The stories behind killers shots of Lauren Ruth Ward, Hal Blaine & Black Rebel Motorcycle Club, with photographer Michelle Shiers
Photographer: Michelle Shiers
From: Los Angeles, CA
Where you can find me:
The shots and the stories:
I absolutely love spending time with musicians in recording studios, trying as much to be a fly on the wall as possible. One of the most incredible studio photography experiences I had was taking a handful of photos of Wrecking Crew drummer Hal Blaine. While Hal Blaine isn’t exactly a household name among the general public he is a legend in the music scene. He played on many of the Beach Boys’ tracks as well as for Nancy Sinatra, Elvis, Simon & Garfunkel. You name it. At the time, Hal was being interviewed at United Recording Studios in Hollywood and during the session, we also organized a surprise meeting with Hal and Brian Wilson, who was in the next room. They hadn’t seen one another in decades. Getting to spend time with and watch such an influential drummer was humbling to say the least. It gave me a little piece of history that most people don’t know about, and the opportunity to photograph a living legend who may not be drumming for much longer.
BLACK REBEL MOTORCYCLE CLUB:
One of the most rewarding things about being a music photographer is getting the opportunities to photograph the band’s you love. When I was 16 sitting in my bedroom nodding along to Black Rebel Motorcycle Club, I never expected that one day I’d be able to photograph them professionally. Hell, at the time I never thought I’d be a photographer. The first time I ever got to shoot Black Rebel Motorcycle Club, it was at the Observatory in Santa Ana, CA. I was so nervous about being able to capture them in the right way and once their lighting kicked in, or lack thereof, I was in a tough spot. So much for my job is finding ways to compensate for the ways lighting can let a band down. Sometimes what looks cool to the eye, or maybe looks good from the soundboard, doesn’t exactly translate well to the camera. We get strobes in our eyes, extreme contrast-less solid color washes and smoke to contend with. That’s what makes a photograph like this so special. I love this picture of Robert Been because not only is he holding his bass up like a rifle, something I’ve always loved watching him do, but it is very simple. One faceless guy. One spotlight. Classic. Even with all my struggles catching light or capturing fast motion, I love getting something dark and moody and this remains one of my favorite photos I’ve ever taken.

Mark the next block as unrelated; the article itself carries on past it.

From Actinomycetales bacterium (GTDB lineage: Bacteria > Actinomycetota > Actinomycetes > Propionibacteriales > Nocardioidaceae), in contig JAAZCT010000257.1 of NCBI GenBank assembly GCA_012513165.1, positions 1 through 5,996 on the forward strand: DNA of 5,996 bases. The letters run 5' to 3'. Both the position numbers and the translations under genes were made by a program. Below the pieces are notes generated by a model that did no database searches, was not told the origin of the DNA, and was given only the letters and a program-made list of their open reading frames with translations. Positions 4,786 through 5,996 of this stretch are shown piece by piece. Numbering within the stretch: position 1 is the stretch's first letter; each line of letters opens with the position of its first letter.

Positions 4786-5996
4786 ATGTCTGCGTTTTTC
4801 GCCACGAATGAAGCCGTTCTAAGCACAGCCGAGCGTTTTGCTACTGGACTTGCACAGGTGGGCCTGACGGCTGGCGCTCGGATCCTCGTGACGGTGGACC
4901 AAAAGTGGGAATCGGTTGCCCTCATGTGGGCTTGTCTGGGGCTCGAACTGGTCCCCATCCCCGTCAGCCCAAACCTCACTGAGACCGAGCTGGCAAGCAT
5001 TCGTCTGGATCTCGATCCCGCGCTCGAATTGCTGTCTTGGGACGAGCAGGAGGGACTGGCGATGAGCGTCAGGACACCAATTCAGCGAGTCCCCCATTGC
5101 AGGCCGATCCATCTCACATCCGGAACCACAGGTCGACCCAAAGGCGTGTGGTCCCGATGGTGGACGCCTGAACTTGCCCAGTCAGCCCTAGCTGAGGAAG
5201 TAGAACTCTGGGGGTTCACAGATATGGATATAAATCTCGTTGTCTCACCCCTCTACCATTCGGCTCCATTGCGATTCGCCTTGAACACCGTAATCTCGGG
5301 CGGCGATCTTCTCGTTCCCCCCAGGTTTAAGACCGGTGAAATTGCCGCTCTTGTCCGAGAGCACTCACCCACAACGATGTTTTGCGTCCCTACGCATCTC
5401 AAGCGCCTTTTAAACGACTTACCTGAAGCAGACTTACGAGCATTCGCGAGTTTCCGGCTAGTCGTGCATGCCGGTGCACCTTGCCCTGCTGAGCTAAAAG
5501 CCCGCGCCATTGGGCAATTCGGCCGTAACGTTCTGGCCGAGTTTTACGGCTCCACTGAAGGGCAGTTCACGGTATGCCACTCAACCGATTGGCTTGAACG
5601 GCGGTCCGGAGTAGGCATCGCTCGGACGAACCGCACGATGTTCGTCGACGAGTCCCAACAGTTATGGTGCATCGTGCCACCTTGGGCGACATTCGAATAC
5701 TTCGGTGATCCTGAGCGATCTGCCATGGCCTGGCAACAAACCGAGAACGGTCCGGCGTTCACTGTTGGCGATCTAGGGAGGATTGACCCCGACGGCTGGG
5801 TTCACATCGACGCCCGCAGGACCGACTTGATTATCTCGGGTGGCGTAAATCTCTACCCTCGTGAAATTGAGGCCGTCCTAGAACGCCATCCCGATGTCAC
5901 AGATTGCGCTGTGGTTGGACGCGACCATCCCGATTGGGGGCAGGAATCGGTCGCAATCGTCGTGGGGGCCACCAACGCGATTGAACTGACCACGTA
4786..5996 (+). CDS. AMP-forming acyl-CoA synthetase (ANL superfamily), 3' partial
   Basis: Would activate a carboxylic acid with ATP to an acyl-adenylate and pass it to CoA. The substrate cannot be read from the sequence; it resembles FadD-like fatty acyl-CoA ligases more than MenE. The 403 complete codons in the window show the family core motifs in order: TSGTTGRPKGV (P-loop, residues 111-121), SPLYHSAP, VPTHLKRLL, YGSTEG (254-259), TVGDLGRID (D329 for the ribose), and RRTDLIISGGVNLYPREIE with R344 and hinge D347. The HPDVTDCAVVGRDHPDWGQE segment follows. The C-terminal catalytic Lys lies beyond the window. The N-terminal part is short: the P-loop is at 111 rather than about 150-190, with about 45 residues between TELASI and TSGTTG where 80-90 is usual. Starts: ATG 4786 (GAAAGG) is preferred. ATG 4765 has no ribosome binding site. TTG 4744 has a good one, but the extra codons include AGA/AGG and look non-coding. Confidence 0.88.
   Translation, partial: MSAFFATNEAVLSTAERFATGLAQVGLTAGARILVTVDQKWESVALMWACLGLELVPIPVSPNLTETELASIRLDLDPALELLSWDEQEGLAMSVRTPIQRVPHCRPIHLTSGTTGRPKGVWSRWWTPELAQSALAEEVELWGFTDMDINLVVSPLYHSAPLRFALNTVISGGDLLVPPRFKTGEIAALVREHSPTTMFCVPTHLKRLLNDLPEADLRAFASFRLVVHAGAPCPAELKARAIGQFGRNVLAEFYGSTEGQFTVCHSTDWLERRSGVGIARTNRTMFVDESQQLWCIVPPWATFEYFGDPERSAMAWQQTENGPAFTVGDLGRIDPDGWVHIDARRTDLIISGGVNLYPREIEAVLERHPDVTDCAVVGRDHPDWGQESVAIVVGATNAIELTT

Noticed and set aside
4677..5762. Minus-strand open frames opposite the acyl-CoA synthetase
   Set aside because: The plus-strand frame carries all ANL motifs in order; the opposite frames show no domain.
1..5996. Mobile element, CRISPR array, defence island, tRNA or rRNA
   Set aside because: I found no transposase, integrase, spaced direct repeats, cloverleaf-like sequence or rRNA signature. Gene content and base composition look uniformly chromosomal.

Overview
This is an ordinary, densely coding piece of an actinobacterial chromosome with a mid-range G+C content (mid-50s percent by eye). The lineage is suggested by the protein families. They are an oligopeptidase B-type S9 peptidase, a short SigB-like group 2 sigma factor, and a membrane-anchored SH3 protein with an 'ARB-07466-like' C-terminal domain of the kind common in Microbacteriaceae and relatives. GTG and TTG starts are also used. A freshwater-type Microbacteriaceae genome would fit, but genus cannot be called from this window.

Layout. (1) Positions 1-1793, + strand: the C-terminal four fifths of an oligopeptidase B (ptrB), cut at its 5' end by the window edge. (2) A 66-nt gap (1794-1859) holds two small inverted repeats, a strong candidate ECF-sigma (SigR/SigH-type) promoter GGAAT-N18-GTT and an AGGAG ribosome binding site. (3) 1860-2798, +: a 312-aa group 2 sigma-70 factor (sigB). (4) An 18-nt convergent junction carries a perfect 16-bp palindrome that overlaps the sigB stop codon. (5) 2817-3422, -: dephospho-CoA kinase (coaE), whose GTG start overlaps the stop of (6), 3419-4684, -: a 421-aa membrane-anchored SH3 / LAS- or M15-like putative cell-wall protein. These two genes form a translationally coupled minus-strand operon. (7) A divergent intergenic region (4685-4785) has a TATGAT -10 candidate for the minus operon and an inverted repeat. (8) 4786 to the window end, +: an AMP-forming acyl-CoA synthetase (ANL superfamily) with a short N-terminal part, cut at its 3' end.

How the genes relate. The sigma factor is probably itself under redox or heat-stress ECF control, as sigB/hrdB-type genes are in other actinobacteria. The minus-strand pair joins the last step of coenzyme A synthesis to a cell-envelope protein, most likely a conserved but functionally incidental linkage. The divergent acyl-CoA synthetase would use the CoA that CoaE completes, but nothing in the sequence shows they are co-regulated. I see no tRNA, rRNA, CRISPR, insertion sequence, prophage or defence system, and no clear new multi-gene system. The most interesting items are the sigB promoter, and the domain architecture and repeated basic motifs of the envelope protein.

LAUREN RUTH WARD:
As a music photographer you see a lot of bands. A lot. Over time, they all start to blend together and while many of the artists you see have talent and charisma, I think we eventually get a bit spoiled with talent and charisma. It takes something really unique and otherworldly to shake us out of the monotony of shooting on autopilot. The first time I went to see Lauren Ruth Ward perform I was stunned. The high of finding a new artist whose music and live show you want to sink your teeth into is what we all strive for as music enthusiasts. I have photographed Lauren several times over the last couple years and each time I get more out of it as she is a photographer’s dream. I feel the surge of emotion from the crowd… each time with more new hangers-on. Her energy, attitude, style, and her showmanship are all palpable. I often leave her shows feeling like I’ve been personally sling-shotted by her growing trajectory — by watching her make this voice for herself. But better than all of that is the plain fact that Lauren respects and likes photographers. She sings to us. She kneels down in front of us, belting out her biting lyrics, allowing us to capture a forceful but intimate moments of rabid closeness like this one.
* All photos were taken with a Canon 5D Mark iii ,Canon 50mm 1.2
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Produced by/in collaboration with: Jeff Gorra